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Tangled Lines


Patrick L. Sullivan caught a bass at a private lake that helped him understand why they’re called “largemouth.” Photo by Patrick L. Sullivan

In which the wily trout continue to surprise our fly-fishing expert…

It’s baseball’s All-Star midseason break so let us take a similar look at the fly-fishing season thus far.

Much of the early going was spent on what us professional fly-fishing scribes refer to as “little blue lines” — those thin blue squiggles on the map that may or may not have a name and may or may not hold wild trout.


An old-school bucket hat protects the neck as well as the face on a sweltering day.  Photo by Patrick L. Sullivan

What the well-dressed angler is wearing

Two weeks ago, after a long, chilly, wet “spring,” it suddenly turned into summer. I dutifully folded and stored the flannels and Viyellas and big old Filson wool shirts, and dug out and hung the madras, seersucker, aloha and summery shirts.

Then the temps dropped like a tungsten head nymph tied on a jig hook. Of course.


A typical dry-dropper rig includes a high-visibility, buoyant dry fly like a Stimulator and a weighted nymph on a dropper. The dropper is attached directly to the bend of the hook on the top fly with a clinch knot. Your mileage will definitely vary. Photo by Patrick L. Sullivan​

The fisherman ‘goes deep’ on dry-droppers

The situation: The angler approaches the little blue line cautiously. The angler, disregarding the stiff joints and aching back, creeps up behind the boulder and peers at the plunge pool. The angler ties on a dry fly, and ever so carefully drops it right where the spooky wild brook trout is probably hiding.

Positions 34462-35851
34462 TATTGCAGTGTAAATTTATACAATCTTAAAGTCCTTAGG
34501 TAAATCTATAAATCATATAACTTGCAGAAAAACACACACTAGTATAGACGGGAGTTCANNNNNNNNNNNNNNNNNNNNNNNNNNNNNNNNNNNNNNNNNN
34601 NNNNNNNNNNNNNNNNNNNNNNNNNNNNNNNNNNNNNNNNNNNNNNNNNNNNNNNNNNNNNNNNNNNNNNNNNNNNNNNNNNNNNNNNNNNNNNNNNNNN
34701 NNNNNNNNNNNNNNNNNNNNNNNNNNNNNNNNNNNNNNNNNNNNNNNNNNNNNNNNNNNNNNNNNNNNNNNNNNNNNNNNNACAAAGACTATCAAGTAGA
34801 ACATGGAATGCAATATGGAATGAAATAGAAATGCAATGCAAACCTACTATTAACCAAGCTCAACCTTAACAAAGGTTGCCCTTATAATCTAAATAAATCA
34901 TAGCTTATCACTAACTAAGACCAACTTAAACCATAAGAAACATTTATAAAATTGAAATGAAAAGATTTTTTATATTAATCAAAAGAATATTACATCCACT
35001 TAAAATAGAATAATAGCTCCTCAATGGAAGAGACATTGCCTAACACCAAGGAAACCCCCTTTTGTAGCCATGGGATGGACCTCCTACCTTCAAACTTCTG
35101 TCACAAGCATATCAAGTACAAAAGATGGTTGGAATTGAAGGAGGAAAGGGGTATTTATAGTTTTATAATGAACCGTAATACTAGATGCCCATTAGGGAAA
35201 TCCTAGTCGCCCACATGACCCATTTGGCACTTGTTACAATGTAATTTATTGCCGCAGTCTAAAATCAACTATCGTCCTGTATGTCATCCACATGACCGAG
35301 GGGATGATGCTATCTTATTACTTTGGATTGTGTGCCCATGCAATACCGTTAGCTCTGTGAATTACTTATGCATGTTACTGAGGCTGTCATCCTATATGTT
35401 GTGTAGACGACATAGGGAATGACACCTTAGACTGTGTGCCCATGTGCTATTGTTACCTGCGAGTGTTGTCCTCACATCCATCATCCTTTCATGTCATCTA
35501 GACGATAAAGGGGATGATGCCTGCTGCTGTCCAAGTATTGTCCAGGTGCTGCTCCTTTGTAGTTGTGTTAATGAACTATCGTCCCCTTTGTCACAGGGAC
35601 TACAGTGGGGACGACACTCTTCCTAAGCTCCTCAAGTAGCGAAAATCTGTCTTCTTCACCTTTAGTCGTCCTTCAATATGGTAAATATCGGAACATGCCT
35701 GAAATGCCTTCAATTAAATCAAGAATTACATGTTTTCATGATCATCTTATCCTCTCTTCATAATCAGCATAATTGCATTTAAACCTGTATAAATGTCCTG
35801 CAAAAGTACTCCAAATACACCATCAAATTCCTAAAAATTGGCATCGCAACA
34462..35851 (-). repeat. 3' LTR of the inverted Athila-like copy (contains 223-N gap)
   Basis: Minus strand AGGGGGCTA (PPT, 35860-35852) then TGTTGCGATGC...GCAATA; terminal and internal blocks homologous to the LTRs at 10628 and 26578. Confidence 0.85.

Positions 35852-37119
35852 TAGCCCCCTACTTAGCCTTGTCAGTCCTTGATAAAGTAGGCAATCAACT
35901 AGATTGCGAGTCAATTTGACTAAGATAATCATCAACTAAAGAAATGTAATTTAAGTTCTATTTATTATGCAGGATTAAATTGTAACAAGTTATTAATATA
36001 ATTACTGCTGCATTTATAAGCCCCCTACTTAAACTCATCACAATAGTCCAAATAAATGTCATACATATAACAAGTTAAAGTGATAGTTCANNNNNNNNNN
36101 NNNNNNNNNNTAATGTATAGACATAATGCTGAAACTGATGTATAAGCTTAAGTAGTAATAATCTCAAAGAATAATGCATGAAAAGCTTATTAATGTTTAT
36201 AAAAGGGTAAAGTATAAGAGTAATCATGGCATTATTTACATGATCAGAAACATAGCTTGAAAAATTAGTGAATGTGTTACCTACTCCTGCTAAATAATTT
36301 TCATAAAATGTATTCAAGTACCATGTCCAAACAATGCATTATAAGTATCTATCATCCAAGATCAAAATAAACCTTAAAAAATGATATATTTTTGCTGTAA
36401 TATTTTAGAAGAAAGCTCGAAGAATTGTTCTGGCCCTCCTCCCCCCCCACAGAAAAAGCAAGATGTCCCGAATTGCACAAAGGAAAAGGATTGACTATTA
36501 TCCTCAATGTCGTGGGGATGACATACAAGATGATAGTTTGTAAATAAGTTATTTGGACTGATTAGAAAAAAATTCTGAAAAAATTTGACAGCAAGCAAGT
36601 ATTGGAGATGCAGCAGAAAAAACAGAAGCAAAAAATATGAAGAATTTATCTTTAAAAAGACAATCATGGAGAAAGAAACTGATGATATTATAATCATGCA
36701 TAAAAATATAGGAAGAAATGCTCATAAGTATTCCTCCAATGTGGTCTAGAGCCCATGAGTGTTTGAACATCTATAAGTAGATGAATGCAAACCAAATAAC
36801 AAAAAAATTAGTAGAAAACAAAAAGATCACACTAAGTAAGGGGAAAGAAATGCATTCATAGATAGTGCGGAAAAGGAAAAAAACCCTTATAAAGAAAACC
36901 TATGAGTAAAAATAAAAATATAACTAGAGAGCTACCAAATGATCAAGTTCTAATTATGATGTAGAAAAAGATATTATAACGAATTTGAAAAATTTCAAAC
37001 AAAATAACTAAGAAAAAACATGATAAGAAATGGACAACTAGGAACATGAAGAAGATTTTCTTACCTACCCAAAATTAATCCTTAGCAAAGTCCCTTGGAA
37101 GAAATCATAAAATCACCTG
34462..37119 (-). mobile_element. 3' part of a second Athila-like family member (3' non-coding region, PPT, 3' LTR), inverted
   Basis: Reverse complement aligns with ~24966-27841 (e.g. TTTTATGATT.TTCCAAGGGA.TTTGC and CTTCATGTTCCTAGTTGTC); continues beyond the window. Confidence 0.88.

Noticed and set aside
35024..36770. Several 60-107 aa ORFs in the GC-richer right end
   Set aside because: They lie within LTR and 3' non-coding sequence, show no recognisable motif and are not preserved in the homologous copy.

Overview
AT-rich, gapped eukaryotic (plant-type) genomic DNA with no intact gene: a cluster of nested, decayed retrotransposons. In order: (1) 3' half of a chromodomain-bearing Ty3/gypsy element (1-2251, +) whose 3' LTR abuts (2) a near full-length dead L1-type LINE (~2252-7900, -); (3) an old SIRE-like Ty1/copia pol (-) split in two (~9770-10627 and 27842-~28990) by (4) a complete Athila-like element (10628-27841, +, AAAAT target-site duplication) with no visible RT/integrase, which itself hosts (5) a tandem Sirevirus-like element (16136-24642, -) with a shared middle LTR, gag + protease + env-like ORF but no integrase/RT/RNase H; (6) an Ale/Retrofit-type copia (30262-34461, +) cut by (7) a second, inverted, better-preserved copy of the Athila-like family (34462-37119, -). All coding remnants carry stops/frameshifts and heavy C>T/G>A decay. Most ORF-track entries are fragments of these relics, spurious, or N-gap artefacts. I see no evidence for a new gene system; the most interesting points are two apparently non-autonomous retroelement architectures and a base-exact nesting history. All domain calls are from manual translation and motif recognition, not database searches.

This Blackberry River rainbow was caught at Beckley Furnace in North Canaan in early April with a heavy squirmy red worm fly tied by Harold McMillan at Housatonic River Outfitters. The fish was returned to the water unharmed. Photo by Patrick L. Sullivan

Looking back: Specks of good news in challenging year

There was one very good thing that happened in 2020: It was the year I finally got the hang of fishing with specks.

I define “specks” as flies size 20 and smaller.

Itty bitty bugs are present on all trout waters, usually year-round. Trout eat them, and anglers using the right imitations catch the trout.

Except me.


These are a representative sample of the tiny flies (or “specks”) the author has been using successfully in the last week. They are all size 20 or 22, except for the bushy one on the right, which is a size 18. The fish won’t touch it. Photo by Patrick L. Sullivan

Specks of hope as the 2020 fly-fishing season draws to an end

As the cooler weather arrives the idea of standing around in water becomes less and less attractive. Sensible anglers call it a season. They put their gear in the closet, and leave it there until April.

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